FUNCTION BEGETS FORM
Under-hood air baffles contribute greatly to improved air flow, and mitigate the aero loses associated with the larger hood opening.
"Cascadia's appearance is counter-intuitive," admits Markstaller. "It may look chunky and less-than-aerodynamic to the eye, but wind tunnel testing tells us otherwise. It's all about how we channel the air through the rad and under the hood. It's much better aerodynamically than the visual cues might suggest."
The big gain is silence. It's a real plus not having the fan roaring away under the hood – even with the A/C on. When the fan did come on, it was barely perceptible. In fact, there was less than a two dB difference in cab noise levels with and without the fan. Freightliner also gets away with a much less aggressive fan. So, with reduced fan-on time and a fan that draws less horsepower, there are fuel savings to be had here too. Big fans can draw as much as 40 horsepower in some instances.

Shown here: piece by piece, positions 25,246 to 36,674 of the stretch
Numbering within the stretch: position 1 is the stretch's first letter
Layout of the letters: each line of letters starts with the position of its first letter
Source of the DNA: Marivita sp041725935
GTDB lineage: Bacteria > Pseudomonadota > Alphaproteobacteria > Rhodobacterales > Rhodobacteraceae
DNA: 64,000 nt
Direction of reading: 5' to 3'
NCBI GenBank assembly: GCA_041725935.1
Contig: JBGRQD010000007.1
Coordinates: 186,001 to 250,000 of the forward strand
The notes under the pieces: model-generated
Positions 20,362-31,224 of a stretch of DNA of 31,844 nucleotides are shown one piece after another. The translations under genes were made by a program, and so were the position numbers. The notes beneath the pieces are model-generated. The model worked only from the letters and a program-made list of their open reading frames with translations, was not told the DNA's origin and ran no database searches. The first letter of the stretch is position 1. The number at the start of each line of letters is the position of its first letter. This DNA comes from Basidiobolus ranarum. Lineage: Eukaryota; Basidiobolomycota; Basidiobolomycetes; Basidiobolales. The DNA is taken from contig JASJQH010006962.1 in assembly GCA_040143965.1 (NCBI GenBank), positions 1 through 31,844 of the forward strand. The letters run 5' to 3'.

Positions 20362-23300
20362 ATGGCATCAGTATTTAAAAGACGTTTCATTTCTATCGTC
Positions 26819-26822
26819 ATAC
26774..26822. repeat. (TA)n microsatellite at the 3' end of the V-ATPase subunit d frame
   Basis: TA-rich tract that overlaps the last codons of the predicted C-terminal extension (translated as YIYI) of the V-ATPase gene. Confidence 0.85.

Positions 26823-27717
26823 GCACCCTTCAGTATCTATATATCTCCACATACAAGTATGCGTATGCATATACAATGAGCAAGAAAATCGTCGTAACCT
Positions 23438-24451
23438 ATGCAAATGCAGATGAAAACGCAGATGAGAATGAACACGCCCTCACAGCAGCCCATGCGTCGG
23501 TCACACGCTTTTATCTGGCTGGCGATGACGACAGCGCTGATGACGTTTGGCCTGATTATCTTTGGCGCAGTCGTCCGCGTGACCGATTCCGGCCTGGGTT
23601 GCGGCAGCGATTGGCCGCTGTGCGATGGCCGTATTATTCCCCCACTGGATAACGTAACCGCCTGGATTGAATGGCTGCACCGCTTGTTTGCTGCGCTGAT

Clearly, excessive fan-on time isn't something the industry will have to get used to. Freightliner has solved that problem rather deftly. It remains to be seen whether the others will follow its example.
Cascadia's mirrors and glass surfaces got a lot of design attention as well. First, the mirrors are smaller than some, but the visibility is exceptional. They're door-mounted and positioned lower than many mirrors, and they're set back slightly from the A pillar. This, Freightliner say, lessens aerodynamic drag, while improving airflow around the windshield and side windows. The result, they promise, is windows and mirror glass that won't accumulate dirt.